Providing Specialized Services in Geomechanics 613.507.7575

Geotechnical Mapping

We have experience and understanding extending beyond the basis of good geotechnical mapping.

Geotechnical Mapping

Geotechnical Mapping – Geotechnical mapping, while sometimes included as part of preliminary site investigations where rock exposure permits, is more commonly undertaken once a project is in production and the rock mass is exposed.  In both cases, mapping provides a broader view of the rock mass than diamond drilling alone.  Persistence and spacing of discontinuities, as well as the relationships between fracture sets, are difficult or impossible to see in drill core, but can usually be relatively easily seen, and mapped, in outcrops.  Therefore, incorporating mapping data in the geotechnical rock mass model reduces the uncertainty that exists when only drilling data is available.

As with geotechnical core logging, mapping of geotechnical parameters is a detailed process that requires focused attention by a competent practitioner if reliable, high-confidence data is to be generated.

With specific reference to producing operations, geotechnical mapping can (and should) be expanded beyond geology and rock mass quality information and may also include ground behaviour, support performance, zones of water inflow, etc.  Thorough documentation of rock mass conditions and ground reaction allows for the verification of design assumptions. The level of detail required depends on the complexity of the site and the accuracy of the existing geotechnical rock mass model.  Site-specific model calibration can allow for further refinement of the site rock mass model, increasing confidence in predictions of expected ground behaviour.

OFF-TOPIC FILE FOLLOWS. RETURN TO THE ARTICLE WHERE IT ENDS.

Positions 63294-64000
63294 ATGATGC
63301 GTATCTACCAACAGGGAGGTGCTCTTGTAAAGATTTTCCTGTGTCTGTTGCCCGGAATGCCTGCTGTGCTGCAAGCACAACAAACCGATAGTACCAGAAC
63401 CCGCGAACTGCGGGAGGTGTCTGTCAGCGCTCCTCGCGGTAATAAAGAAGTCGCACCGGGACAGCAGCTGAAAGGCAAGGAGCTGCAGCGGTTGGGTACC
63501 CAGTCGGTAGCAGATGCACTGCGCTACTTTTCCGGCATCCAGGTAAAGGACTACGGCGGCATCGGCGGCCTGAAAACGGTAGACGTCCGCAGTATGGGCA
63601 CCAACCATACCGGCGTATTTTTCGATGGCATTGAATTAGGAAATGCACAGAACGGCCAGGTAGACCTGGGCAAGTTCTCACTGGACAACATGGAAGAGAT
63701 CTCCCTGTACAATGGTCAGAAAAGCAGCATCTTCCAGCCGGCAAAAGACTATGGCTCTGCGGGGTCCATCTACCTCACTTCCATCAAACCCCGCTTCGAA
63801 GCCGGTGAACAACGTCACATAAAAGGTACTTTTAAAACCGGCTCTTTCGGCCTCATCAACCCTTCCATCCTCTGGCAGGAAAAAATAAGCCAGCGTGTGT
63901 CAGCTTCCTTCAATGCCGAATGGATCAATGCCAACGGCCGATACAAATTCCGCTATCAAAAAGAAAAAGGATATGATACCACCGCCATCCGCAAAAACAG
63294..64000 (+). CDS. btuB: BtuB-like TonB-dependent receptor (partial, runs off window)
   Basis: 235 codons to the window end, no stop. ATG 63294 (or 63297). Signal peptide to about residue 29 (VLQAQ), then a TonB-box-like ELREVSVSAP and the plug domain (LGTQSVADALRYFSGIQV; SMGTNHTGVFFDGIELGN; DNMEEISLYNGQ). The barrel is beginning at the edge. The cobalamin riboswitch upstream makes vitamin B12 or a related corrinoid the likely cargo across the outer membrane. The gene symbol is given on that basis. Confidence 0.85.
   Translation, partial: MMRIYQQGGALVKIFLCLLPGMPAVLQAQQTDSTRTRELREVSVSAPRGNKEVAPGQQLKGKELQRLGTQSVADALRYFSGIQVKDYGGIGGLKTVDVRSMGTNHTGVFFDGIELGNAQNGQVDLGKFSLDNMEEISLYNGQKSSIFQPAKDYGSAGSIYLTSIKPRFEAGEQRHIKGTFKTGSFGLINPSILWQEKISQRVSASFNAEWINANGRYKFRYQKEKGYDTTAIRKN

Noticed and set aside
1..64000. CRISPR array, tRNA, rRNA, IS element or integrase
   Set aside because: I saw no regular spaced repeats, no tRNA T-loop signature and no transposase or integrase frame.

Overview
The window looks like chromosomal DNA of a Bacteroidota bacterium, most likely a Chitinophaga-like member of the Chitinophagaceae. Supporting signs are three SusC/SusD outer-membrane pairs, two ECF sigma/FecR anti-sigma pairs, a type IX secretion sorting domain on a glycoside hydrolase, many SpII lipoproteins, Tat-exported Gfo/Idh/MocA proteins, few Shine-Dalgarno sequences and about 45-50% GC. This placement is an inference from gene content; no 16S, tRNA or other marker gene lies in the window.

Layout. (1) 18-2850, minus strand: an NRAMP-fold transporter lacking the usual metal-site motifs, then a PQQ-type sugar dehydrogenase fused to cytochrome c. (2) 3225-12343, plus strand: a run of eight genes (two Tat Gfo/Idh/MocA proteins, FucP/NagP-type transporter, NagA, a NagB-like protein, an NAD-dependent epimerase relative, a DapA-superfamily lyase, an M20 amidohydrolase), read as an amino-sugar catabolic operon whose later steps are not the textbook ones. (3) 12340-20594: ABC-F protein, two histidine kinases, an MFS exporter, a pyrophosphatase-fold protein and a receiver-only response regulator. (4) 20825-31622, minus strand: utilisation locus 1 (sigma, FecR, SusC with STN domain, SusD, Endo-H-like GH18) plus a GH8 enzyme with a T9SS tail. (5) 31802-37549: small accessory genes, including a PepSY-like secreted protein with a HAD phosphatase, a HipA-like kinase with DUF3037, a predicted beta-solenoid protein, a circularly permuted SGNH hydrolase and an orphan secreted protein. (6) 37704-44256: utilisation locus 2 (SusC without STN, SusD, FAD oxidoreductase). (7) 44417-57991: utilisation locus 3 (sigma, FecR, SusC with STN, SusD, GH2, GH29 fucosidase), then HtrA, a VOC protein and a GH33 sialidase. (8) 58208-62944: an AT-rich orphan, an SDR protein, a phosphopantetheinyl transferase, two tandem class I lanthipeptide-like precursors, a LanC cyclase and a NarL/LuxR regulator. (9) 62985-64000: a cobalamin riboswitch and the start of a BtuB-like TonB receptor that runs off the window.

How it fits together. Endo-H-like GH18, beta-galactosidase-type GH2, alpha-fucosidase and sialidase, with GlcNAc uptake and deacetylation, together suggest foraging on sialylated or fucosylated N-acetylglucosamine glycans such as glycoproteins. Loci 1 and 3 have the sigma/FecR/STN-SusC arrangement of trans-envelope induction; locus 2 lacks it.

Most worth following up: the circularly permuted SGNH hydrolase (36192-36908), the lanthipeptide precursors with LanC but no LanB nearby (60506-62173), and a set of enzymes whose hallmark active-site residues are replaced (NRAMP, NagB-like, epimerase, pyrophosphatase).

Accurate geotechnical ground models provide excellent opportunities for design optimizations using actual ground conditions and ground responses as observed in situ (for example, “field fitting” of empirical design methods, and calibration of numerical stress models).  Greater accuracy and higher confidence based on site-specific observations can justify the utilization of lower factors of safety (as uncertainty is reduced), resulting in reduced operational costs without compromising safety.

At MDEng, we have experience and understanding extending beyond the basis of good geotechnical mapping. Our personnel have knowledge of how different components of the rock mass and support systems interact, as well as understanding of predictive models so that time in the field can be optimized either collecting relevant data ourselves or training site personnel in relevant techniques.